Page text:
If the author were a Jewish-Christian from Palestine, as the tradition asserts, there is no reason to rule out the influence of the theatre; Herod the Great built theatres in Jerusalem, Caesarea Maritima, Sepphoris, Damascus, and Sidon. There are records of Roman Jewish actors, and hellenistic Jews, like their Gentile neighbours, were avid theatre-goers. It has been argued that Job, Judith, 4 Maccabees, and the Apocalypse were modelled on Greek tragedy; the Alexandrian Jewish dramatist Ezekiel wrote a play based on the Exodus story. (Beavis 1989, 35)

In fact, Ezekiel the Tragedian’s Exagōgē, a drama about the Exodus written sometime between the second century BC and the first century AD by an Egyptian Jew, is the most complete surviving example of a Hellenistic tragedy (R. Robinson 1985, 805). Unlike the Exagōgē, Mark is not a play, but a Scripturelike narrative; however, as Collins (2007, 91) puts it, Mark is “written in the tragic mode,” and the Gospel’s plotting and structure show dramatic influence (see the section on structure below).

From that section below on structure . . .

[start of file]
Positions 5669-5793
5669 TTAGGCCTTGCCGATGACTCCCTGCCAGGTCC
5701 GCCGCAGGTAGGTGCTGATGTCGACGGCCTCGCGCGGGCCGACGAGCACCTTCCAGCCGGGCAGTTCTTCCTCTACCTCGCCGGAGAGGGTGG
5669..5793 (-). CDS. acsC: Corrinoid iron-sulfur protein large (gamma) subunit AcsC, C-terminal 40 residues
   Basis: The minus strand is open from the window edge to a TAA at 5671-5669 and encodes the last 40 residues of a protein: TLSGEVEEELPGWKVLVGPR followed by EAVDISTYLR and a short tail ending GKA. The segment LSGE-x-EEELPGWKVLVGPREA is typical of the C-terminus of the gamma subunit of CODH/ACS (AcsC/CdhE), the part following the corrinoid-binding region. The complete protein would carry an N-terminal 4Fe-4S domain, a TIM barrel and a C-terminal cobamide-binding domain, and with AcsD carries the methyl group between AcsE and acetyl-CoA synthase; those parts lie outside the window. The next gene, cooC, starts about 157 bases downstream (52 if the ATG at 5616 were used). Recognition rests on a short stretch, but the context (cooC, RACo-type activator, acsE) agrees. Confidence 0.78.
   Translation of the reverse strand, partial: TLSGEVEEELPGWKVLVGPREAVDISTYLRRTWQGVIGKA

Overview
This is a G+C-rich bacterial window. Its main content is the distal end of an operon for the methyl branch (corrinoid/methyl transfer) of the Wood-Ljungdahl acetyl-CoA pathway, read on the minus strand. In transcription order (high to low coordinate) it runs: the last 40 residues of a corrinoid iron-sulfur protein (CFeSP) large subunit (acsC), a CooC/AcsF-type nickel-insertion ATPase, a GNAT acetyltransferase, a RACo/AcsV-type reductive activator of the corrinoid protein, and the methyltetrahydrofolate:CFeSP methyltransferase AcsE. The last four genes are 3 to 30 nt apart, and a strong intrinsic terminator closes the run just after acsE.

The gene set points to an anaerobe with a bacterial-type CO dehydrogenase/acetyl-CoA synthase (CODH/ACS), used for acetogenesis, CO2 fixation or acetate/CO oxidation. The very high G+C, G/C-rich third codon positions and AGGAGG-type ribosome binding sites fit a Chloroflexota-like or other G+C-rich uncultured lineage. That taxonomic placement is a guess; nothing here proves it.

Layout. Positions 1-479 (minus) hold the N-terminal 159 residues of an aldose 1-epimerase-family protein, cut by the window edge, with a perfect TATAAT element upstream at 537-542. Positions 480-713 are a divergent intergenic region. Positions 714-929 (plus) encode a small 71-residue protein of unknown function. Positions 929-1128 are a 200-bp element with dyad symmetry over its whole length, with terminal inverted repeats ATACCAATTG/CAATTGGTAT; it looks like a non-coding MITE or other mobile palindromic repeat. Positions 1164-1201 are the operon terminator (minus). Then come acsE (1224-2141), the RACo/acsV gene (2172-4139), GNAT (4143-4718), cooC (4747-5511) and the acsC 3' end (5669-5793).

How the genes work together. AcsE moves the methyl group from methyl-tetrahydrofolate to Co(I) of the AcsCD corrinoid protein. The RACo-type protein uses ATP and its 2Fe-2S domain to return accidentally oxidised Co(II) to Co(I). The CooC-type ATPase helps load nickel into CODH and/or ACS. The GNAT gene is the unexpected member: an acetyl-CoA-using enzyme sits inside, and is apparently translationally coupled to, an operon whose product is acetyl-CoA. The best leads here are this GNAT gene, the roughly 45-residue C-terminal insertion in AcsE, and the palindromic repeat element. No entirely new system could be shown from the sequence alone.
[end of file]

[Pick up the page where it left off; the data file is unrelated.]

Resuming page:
. . . . Like an ancient drama, Mark begins and ends with a welldefined prologue (1:1–13) and epilogue (16:1–8). The first half of the narrative corresponds to the desis (“complication”) of a Greek tragedy, “the part from the beginning up to the point which immediately preceded the occurrence of a change from bad to good fortune or from good fortune to bad” (Aristotle, Poet. 18.2, trans. Halliwell 1927). In Mark, this corresponds with the Galilean mission (1:14–8:26), where Jesus teaches, preaches, and performs healings, miracles, and exorcisms with great success. This section of the Gospel is punctuated by choral outbursts from the crowds and the disciples, such as “What is this? A new teaching with authority! He even commands the unclean spirits, and they obey him!” (1:27; 2:12b; 4:41; 7:37). Peter’s confession at Caesarea Philippi (8:27–29) is a classic recognition scene (anagnōrisis), the discovery of an identity previously concealed—Jesus is the messiah (see Aristotle, Poet. 11, 16). This incident marks a “change of fortune” (“reversal,” peripeteia); immediately after Peter’s confession, for the first time, Jesus prophesies the suffering, death, and resurrection of the son of man (8:31–33). According to Aristotle, a recognition scene “is most effective when it coincides with reversals, . . .